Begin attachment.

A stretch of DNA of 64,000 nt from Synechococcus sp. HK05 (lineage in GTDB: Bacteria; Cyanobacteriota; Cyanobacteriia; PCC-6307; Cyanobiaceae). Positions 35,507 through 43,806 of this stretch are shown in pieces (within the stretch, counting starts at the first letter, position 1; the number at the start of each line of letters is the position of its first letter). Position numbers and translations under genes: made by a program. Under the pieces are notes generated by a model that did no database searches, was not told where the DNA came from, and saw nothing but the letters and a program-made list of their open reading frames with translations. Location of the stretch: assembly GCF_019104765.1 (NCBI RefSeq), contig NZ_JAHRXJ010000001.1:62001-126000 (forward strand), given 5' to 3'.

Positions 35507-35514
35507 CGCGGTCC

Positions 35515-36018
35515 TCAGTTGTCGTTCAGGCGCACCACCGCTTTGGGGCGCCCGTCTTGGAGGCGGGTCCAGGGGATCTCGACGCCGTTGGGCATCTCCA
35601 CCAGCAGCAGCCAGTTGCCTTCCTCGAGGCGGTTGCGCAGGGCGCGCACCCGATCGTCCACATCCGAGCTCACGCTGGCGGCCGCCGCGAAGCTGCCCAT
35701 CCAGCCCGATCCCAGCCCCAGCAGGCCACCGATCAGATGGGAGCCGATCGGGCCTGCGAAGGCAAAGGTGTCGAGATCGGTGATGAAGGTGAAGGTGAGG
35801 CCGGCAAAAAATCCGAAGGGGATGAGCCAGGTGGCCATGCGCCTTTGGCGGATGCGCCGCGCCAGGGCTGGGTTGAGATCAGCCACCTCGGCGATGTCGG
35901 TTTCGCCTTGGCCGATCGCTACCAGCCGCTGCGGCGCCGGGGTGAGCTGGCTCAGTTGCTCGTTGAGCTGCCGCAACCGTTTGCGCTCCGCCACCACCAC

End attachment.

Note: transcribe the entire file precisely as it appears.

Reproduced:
A stretch of DNA of 64,000 nt from Synechococcus sp. HK05 (lineage in GTDB: Bacteria; Cyanobacteriota; Cyanobacteriia; PCC-6307; Cyanobiaceae). Positions 35,507 through 43,806 of this stretch are shown in pieces (within the stretch, counting starts at the first letter, position 1; the number at the start of each line of letters is the position of its first letter). Position numbers and translations under genes: made by a program. Under the pieces are notes generated by a model that did no database searches, was not told where the DNA came from, and saw nothing but the letters and a program-made list of their open reading frames with translations. Location of the stretch: assembly GCF_019104765.1 (NCBI RefSeq), contig NZ_JAHRXJ010000001.1:62001-126000 (forward strand), given 5' to 3'.

Positions 35507-35514
35507 CGCGGTCC

Positions 35515-36018
35515 TCAGTTGTCGTTCAGGCGCACCACCGCTTTGGGGCGCCCGTCTTGGAGGCGGGTCCAGGGGATCTCGACGCCGTTGGGCATCTCCA
35601 CCAGCAGCAGCCAGTTGCCTTCCTCGAGGCGGTTGCGCAGGGCGCGCACCCGATCGTCCACATCCGAGCTCACGCTGGCGGCCGCCGCGAAGCTGCCCAT
35701 CCAGCCCGATCCCAGCCCCAGCAGGCCACCGATCAGATGGGAGCCGATCGGGCCTGCGAAGGCAAAGGTGTCGAGATCGGTGATGAAGGTGAAGGTGAGG
35801 CCGGCAAAAAATCCGAAGGGGATGAGCCAGGTGGCCATGCGCCTTTGGCGGATGCGCCGCGCCAGGGCTGGGTTGAGATCAGCCACCTCGGCGATGTCGG
35901 TTTCGCCTTGGCCGATCGCTACCAGCCGCTGCGGCGCCGGGGTGAGCTGGCTCAGTTGCTCGTTGAGCTGCCGCAACCGTTTGCGCTCCGCCACCACCAC